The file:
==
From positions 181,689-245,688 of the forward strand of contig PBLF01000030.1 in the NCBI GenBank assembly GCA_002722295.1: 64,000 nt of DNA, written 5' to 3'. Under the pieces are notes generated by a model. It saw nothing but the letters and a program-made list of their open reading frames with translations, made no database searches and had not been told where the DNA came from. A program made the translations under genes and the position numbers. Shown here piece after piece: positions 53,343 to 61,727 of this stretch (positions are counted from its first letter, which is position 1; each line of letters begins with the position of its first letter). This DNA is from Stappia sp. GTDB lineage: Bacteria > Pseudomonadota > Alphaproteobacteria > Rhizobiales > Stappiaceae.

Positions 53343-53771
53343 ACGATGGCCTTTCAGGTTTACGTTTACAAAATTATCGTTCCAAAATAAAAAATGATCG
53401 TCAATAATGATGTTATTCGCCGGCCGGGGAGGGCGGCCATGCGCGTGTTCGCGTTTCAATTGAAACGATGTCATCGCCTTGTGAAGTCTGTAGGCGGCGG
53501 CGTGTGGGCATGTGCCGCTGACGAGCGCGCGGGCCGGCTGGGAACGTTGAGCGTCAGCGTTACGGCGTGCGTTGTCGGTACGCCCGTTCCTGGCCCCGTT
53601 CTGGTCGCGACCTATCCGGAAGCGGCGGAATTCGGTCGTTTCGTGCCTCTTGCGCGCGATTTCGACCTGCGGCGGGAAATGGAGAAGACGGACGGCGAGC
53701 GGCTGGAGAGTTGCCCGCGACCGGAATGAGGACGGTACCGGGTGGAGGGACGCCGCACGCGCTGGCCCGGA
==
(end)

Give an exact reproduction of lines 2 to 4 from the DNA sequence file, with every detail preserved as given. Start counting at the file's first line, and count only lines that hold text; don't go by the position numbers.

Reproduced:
Positions 53343-53771
53343 ACGATGGCCTTTCAGGTTTACGTTTACAAAATTATCGTTCCAAAATAAAAAATGATCG
53401 TCAATAATGATGTTATTCGCCGGCCGGGGAGGGCGGCCATGCGCGTGTTCGCGTTTCAATTGAAACGATGTCATCGCCTTGTGAAGTCTGTAGGCGGCGG